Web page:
Lay a red-carpet to cashless future.

The narrative around the demonetization has changed to towards “Cashless Economy” from Black money, following the liquid cash crunch after the old 500 and 1000 notes ceased to be legal tender. The government has announced several incentives for going cashless along with mobile wallet companies showering discounts and cashback for every digital transaction.

Service tax on transactions up to Rs 2000 stands quashed. The stringent two-step verification is relaxed. Discounts on fuel purchases, new insurance policies from public sector firms, train tickets and highway toll, have been announced. Banks have issued RuPay Cards to lower payments made to Visa and Mastercard for their services, and since then 29 crore cards have been issued. UPI is also here to aid the transactions. Several moves have been taken.

Banks earlier last year have issued RuPay Cards to lower payments made to Visa and Mastercard for their services, and since then 29 crore cards have been issued. UPI is also here to aid the e-transactions. Several moves have been taken, are being taken.

However, switching from a 90%+ cash-oriented economy to significantly cashless, in a country of 1.3 billion people, is an extremely difficult task. The incentives offered by the government help but will make very little difference, although welcome difference. What is needed is a CLEAR and BIG incentive e.g. 5% discount on ALL eTransactions with the government making efforts to put the digital infrastructure required in place, Maharashtra Government has made its intentions clear, has also launched “MAHA wallet”,  other state governments need to follow, tax breaks have to be given to companies that carry out all-digital transactions. And an “attack on all fronts” strategy is required to make this switch.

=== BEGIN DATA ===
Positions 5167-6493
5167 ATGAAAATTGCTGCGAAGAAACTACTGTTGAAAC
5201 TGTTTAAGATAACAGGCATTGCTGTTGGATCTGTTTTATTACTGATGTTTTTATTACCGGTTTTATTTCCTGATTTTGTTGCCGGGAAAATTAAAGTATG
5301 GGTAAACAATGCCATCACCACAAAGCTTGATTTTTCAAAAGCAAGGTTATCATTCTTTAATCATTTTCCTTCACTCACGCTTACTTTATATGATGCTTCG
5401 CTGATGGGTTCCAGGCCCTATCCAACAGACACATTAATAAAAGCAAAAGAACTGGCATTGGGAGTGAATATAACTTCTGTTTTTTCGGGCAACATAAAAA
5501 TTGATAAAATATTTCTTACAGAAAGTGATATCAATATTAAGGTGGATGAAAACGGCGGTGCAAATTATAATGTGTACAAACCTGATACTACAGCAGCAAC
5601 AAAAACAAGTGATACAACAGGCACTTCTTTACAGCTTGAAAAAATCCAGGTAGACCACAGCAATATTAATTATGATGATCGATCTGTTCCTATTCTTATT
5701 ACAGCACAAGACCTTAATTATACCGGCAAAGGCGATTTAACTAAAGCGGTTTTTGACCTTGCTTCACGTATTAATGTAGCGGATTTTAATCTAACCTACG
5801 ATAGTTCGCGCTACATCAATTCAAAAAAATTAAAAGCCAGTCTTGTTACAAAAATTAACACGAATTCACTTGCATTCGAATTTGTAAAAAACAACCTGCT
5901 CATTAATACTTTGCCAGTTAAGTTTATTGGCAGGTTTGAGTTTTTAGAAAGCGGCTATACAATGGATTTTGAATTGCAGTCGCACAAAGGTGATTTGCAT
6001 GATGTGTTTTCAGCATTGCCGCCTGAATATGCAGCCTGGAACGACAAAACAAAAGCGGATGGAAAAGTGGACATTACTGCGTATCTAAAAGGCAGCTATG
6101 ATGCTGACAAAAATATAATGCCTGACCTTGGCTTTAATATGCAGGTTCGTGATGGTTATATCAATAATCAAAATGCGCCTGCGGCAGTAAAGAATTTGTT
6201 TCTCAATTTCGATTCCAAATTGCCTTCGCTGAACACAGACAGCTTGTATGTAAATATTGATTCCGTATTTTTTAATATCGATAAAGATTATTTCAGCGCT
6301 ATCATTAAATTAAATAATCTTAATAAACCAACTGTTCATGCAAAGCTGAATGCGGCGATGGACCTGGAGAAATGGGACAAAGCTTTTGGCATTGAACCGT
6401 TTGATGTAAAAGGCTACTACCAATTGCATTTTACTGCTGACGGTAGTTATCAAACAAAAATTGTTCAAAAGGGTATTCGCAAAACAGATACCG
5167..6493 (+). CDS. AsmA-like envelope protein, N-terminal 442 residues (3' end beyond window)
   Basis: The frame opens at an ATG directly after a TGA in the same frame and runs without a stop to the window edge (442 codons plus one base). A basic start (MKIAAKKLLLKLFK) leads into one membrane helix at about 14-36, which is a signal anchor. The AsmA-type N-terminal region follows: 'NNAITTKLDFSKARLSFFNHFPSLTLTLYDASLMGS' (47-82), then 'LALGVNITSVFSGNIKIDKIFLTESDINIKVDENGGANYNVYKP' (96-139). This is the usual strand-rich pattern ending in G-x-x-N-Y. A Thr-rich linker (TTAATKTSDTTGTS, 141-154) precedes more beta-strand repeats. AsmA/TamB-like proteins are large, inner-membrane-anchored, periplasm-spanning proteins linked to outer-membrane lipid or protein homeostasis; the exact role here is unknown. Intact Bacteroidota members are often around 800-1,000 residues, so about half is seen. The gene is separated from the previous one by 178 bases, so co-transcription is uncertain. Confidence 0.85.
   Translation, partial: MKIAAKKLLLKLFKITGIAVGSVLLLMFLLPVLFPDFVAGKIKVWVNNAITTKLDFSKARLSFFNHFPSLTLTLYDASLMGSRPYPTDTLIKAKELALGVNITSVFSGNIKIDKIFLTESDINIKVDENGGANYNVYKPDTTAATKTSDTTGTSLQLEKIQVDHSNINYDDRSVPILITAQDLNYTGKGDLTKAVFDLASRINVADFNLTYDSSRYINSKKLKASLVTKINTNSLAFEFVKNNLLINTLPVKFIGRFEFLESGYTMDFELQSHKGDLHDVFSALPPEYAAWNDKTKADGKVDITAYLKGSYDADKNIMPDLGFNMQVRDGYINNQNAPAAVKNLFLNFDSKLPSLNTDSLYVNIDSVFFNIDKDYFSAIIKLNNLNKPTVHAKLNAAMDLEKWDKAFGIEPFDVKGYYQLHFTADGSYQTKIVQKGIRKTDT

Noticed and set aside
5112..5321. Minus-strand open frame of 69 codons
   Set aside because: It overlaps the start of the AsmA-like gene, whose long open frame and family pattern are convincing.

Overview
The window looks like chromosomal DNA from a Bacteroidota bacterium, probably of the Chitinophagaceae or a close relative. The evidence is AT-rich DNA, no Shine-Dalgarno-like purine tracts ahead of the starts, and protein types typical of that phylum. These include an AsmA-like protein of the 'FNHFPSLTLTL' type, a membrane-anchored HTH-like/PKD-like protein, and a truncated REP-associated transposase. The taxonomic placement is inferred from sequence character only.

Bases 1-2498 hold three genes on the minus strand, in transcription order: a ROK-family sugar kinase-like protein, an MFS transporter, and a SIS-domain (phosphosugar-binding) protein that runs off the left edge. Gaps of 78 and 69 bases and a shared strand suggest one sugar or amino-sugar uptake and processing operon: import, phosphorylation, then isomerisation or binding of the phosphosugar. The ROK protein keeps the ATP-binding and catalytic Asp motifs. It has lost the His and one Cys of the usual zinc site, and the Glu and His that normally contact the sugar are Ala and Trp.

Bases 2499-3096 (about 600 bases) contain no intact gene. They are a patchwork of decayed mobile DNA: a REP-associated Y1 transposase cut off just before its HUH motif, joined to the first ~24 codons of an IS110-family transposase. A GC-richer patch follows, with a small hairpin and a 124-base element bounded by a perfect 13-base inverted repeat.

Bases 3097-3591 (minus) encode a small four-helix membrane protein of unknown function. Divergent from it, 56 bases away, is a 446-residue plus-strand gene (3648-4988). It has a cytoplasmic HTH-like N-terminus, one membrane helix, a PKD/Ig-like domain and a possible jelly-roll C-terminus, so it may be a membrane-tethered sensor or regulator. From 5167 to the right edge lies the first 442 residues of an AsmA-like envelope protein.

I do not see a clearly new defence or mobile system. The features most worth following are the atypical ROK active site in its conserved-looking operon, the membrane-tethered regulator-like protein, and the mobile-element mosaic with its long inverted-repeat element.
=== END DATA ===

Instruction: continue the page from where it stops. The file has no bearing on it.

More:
We need to put all Banks, Bank Correspondents on a war footing, to train and educate their village on ePayments. Financial literacy is of paramount importance for this to succeed. They need to actively help and encourage villagers with adopting electronic means on trade.

We should do all this even if it means that government have to bear the cost because in the process we would be better off and save a lot of money. It is estimated that Rs.18,000 crore is spent to maintain ATMs, and through the process,even if a quarter of ATM withdrawals are cut by the switch to cashless payments, banks could use the savings to reach the unbanked millions and still lower digital transaction costs.

As a consequence, it would mean that, we could bring about change in spending habits, widen the tax net, be able to protect consumer rights better, see improvement in the quality of goods as there is electronic trail of every purchase made, more value-addition, more revenue to the government, increased  social infrastructure spending, and hence growth and development.

When a Kenya can do that with their mobile payments, why not an India?

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